Behind the scenes at Helen and Peter Hannick's 18th century Italian farmhouse near Amelia in Umbria.
.. to shoot Helen once again…
Helen and Peter Hannick's 18th century Italian farmhouse near Amelia in Umbria.
.. this time with Michael, who helped her maintain the place – and who also over the next few days, not only show us around but also introducing us to the locals too…
Marie & Michael talking to the local polizia in the Italian Umbria region town of Amelia.
.. as he informed them all that The BBC was in town smile.

Anyway, that was the commission – and this was the result…
Pages 140 to 149 in the March 2007 issue of BBC Good Homes magazine.
.. which meant I did get paid in the end – for having taken a gamble to live the dream smile.

So a big thanks to Rachel from the BBC for this, as well as to Helen and Peter for inviting us in – and should you ever be in Italy looking for a place to stay, then Poggio le Stalle may be the prefect spot for you to live the dream too smile.

February 10, 2017

You’re a Genius.

Which is what Dizzi Alfons said to me several times throughout the day – when we were shooting his 18th-century former farmhouse here…
Dizzi Alfons' 18th-century former farmhouse set in a rural estate near the medieval town of Lucca in the northern Tuscany region of Italy.
.. called La Fattoria – which is set in a rural estate near the medieval town of Lucca in the northern Tuscany region of Italy.

Words which I naturally always remember – as that was obviously quite a compliment – especially from someone like Dizzi here…
Dizzi Alfons outside his 18th-century former farmhouse set in a rural estate near the medieval town of Lucca in the northern Tuscany region of Italy.
.. who was originally from Austria, but now owns property in Paris as well as here in Italy too – which in my book makes him the Genius, as I have never been able to figure-out how I could afford to do that wink.

Anyway, they say in the photography world:

“Amateurs talk about equipment, Pros talk about money, Masters talk about light”.

So from a Pros point of view here, since that is what I see myself as, the big question for me therefore was: What did he actually mean by that ?

Was it because of my photography skills or my lighting skills – or was it in fact to do, with me having obviously worked-out a way beforehand, to enable me to afford to do this type of work at this level ?

Because let’s face it, what I was actually doing here…
The sitting room in Dizzi Alfons' 18th-century former farmhouse set in a rural estate near the medieval town of Lucca in the northern Tuscany region of Italy.
.. wasn’t exactly Rocket Science.

However, to be able to afford to travel to Italy with a professional stylist like Marie here…
One of the first pictures taken outside Dizzi Alfons' 18th-century former farmhouse near Luccan in the Tuscany region of Italy.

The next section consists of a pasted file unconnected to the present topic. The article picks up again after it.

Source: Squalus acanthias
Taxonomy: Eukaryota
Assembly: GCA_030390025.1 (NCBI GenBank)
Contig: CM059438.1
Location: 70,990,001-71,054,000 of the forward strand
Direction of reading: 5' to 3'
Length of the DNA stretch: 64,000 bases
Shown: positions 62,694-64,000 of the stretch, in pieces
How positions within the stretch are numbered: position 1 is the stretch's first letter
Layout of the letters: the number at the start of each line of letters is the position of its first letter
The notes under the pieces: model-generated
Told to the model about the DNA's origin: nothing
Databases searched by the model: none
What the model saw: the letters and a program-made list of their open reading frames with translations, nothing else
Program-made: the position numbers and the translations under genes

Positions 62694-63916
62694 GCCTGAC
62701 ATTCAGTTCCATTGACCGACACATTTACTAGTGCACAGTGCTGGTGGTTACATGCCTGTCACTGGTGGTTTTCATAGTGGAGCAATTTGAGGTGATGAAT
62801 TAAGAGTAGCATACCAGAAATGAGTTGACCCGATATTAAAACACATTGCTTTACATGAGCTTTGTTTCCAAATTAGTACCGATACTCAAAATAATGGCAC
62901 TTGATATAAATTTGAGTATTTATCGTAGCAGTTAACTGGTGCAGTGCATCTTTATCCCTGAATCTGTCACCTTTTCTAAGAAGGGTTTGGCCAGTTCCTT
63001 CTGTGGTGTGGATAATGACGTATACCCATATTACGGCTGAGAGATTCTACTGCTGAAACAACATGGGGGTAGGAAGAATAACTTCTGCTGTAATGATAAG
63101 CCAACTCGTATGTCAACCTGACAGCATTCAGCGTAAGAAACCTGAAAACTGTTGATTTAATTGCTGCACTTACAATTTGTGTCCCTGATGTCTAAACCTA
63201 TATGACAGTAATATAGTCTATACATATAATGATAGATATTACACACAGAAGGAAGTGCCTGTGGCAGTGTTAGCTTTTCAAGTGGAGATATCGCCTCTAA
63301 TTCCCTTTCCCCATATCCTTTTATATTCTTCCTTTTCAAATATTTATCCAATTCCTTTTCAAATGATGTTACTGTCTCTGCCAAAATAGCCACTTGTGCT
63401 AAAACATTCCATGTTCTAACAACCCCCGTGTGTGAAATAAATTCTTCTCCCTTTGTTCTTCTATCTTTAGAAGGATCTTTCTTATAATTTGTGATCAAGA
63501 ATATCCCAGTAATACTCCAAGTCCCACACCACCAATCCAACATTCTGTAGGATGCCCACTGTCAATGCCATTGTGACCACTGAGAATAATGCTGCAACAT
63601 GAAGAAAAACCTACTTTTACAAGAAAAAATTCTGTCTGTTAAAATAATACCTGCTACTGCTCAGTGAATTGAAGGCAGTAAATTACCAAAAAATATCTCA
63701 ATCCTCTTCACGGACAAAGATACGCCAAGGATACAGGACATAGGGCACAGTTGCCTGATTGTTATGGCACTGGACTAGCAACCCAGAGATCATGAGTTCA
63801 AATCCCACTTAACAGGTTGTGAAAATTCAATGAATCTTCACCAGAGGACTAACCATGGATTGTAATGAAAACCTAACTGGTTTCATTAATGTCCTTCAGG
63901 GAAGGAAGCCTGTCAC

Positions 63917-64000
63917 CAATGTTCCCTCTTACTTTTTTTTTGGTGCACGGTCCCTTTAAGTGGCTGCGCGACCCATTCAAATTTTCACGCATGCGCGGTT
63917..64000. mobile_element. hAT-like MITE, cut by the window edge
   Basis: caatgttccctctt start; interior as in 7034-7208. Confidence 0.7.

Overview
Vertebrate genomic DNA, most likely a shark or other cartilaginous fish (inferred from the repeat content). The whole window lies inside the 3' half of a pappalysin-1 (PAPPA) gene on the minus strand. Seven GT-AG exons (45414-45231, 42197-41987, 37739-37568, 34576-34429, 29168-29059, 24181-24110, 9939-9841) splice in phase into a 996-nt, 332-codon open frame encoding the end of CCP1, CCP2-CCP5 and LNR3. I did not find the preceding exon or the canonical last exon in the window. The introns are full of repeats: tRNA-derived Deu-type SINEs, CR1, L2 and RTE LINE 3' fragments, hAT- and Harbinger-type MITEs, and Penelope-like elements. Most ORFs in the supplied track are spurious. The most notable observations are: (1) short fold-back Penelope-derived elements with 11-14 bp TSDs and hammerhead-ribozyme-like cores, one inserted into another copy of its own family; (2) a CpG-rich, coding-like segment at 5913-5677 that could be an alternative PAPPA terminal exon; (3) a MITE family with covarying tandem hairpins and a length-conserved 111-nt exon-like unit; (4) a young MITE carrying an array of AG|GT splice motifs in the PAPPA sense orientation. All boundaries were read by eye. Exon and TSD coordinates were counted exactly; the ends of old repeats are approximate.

.. wasn’t exactly a cheap thing to do – and since without her help…
One of the first pictures taken outside Dizzi Alfons' 18th-century former farmhouse near Luccan in the Tuscany region of Italy.
.. I knew my images wouldn’t look anywhere near as good – then the real ingenious part as far as I was concerned, wasn’t so much to do with the work that I was actually producing here…
The sitting room in Dizzi Alfons' 18th-century former farmhouse set in a rural estate near the medieval town of Lucca in the northern Tuscany region of Italy.
.. it was more to do with me having figure-out beforehand, how I was going to be able to afford to do this type of work, at this level…
The second floor library in Dizzi Alfons' 18th-century former farmhouse set in a rural estate near the medieval town of Lucca in the northern Tuscany region of Italy.
.. that we were now doing here.

Because I’m 99% sure that there are hundreds of others photographers out there, who could in fact produce just as good an images as I did here…
One of the guest bedroom in Dizzi Alfons' 18th-century former farmhouse set in a rural estate near the medieval town of Lucca in the northern Tuscany region of Italy.
.. IF ONLY they had the budget to play with and/or IF ONLY they could figure-out how they could possibly afford to work at this level…
The kitchen in Dizzi Alfons' 18th-century former farmhouse set in a rural estate near the medieval town of Lucca in the northern Tuscany region of Italy.
.. with a professional stylist like Marie here…
One of the first pictures taken in the dining area of Dizzi Alfons' 18th-century former farmhouse near Luccan in the Tuscany region of Italy.
.. who’s main job is basically to make sure that whatever is in front of the camera looked great…
The dining area in Dizzi Alfons' 18th-century former farmhouse set in a rural estate near the medieval town of Lucca in the northern Tuscany region of Italy.
.. which in-turn therefore made my image look great too smile.

So personally – since I tend to think of myself as a professional, rather than an amateurs or see myself as a Master – I think what Dizzi really meant when he said: “You’re a Genius Ashley”, is more to do with the money side of things – because “No money, No Funny” as one of my friends at college used to say smile.